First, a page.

What follows are the actual claimed accomplishments of the Problem Solvers, as excerpted from their own promotional content:

On COVID-19, they released a document.


On health care and prescription drug pricing, they released a list of principles.

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On Immigration, they took a trip and had a conversation.

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On Infrastructure, they released a proposal.

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On Criminal Justice Reform, they say they helped pass a bill.

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To fact check this claim, please note that while lawmakers from both sides of the aisle, including the Problem Solvers Caucus, did vote for this bill, they cannot claim to have played a large role in the crafting of the legislation.  Several lawmakers, including Democratic Senator Dick Durbin of Illinois, have spent the majority of their careers – long before the creation of the Problem Solvers Caucus – building the coalition to pass the First Step Act.

On Rules Reform, they pushed a new set of House rules on Nancy Pelosi.


This is a particularly interesting claim, and one that The Intercept addressed in their previously mentioned article, “Here’s a Better Name for No Labels: Republicans.” They observed, “The House Problem Solvers Caucus, which was produced and is funded by No Labels, made headlines recently in its quest to hold up Nancy Pelosi’s speakership bid unless she supported their “Break the Gridlock” rule changes.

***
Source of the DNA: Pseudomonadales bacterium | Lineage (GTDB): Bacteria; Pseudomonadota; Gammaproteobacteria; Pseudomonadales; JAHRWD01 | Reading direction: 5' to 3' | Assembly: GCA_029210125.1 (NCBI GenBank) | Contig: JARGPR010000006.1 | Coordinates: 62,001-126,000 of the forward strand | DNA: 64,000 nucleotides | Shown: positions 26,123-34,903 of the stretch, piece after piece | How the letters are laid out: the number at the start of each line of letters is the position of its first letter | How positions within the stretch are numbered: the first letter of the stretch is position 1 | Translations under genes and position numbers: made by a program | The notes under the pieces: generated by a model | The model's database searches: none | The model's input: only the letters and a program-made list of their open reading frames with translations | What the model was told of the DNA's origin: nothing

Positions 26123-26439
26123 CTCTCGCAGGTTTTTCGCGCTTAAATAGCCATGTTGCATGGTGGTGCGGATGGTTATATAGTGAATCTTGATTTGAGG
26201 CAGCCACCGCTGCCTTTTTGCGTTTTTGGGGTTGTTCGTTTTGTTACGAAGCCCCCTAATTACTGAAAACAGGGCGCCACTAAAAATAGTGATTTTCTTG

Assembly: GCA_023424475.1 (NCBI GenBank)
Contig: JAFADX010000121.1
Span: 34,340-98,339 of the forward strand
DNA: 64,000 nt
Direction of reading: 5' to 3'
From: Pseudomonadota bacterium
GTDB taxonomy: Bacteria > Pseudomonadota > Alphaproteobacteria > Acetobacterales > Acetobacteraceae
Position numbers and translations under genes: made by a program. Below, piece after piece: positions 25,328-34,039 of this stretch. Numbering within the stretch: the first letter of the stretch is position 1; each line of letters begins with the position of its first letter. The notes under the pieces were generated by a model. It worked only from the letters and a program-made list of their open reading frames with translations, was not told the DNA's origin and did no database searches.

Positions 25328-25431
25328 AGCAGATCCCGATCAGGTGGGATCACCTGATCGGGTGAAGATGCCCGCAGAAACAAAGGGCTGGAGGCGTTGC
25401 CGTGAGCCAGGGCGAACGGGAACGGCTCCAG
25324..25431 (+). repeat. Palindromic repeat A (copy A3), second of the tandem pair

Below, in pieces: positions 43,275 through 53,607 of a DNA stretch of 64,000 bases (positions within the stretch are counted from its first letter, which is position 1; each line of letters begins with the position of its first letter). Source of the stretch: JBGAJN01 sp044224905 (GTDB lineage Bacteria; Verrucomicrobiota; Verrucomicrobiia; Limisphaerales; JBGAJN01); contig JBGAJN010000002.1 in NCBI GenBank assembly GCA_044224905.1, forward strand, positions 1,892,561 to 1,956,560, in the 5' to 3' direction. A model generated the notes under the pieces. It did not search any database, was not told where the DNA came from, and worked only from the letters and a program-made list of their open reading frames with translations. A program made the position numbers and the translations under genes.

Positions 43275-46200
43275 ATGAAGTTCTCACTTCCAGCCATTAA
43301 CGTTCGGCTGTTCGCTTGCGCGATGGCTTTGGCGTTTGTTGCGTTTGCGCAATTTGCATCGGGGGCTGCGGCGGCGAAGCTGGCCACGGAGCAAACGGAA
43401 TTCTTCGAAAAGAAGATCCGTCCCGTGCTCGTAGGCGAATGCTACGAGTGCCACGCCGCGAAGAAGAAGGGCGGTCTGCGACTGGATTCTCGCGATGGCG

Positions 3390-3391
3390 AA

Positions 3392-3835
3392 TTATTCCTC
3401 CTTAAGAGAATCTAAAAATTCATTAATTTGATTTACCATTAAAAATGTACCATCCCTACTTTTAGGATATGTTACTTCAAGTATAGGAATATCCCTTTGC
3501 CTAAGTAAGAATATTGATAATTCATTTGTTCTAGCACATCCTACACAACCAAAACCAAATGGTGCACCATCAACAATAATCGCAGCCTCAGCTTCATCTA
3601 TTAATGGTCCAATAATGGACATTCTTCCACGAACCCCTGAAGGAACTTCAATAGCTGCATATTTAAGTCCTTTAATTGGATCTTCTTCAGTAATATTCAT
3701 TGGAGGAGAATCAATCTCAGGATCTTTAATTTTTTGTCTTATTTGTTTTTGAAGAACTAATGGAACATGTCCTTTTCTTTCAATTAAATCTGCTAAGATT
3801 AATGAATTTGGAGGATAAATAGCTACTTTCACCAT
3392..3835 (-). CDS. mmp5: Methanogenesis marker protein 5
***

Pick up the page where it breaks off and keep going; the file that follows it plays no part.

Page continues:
But the full suite of reforms would have just ended up benefiting the GOP; after all, it’s not like the Problem Solvers Caucus pressed for these rules when Paul Ryan was up for the position. Selectively tying the hands of Democratic leadership in the wake of a Democratic rout in the [2018] midterms isn’t balanced governance, it simply helps the right.”

On School Safety, the Problems Solvers shared a quartet of bills related to school safety that they helped create and pass in 2018.


It’s hard to claim that any problems were solved in the wake of Uvalde and all the school shootings that have occured in the time after the enactment of the PSC-backed legislation.

And that’s it.

So the next time you hear Republican Congressman Brian Fitzpatrick go on at length about the Problem Solvers Caucus that he helps lead, remember exactly what he is bragging about: a caucus funded by Republican dark money, dedicated to maintaining the status quo. He is bragging about a cluster of 50+ lawmakers who have produced a handful of proposals, a trip, a conversation, and a few bills that clearly never solved anything.

The Problem Solvers Caucus is a marketing ploy and a joke. And so are Brian Fitzpatrick’s claims that he is moderate, bipartisan, and actually accomplishes anything in Congress.

Kierstyn Zolfo

Kierstyn Zolfo

Kierstyn Zolfo is a volunteer organizer with Indivisible Bucks County and Pennsylvania Indivisible. She and her husband live in Newtown Township.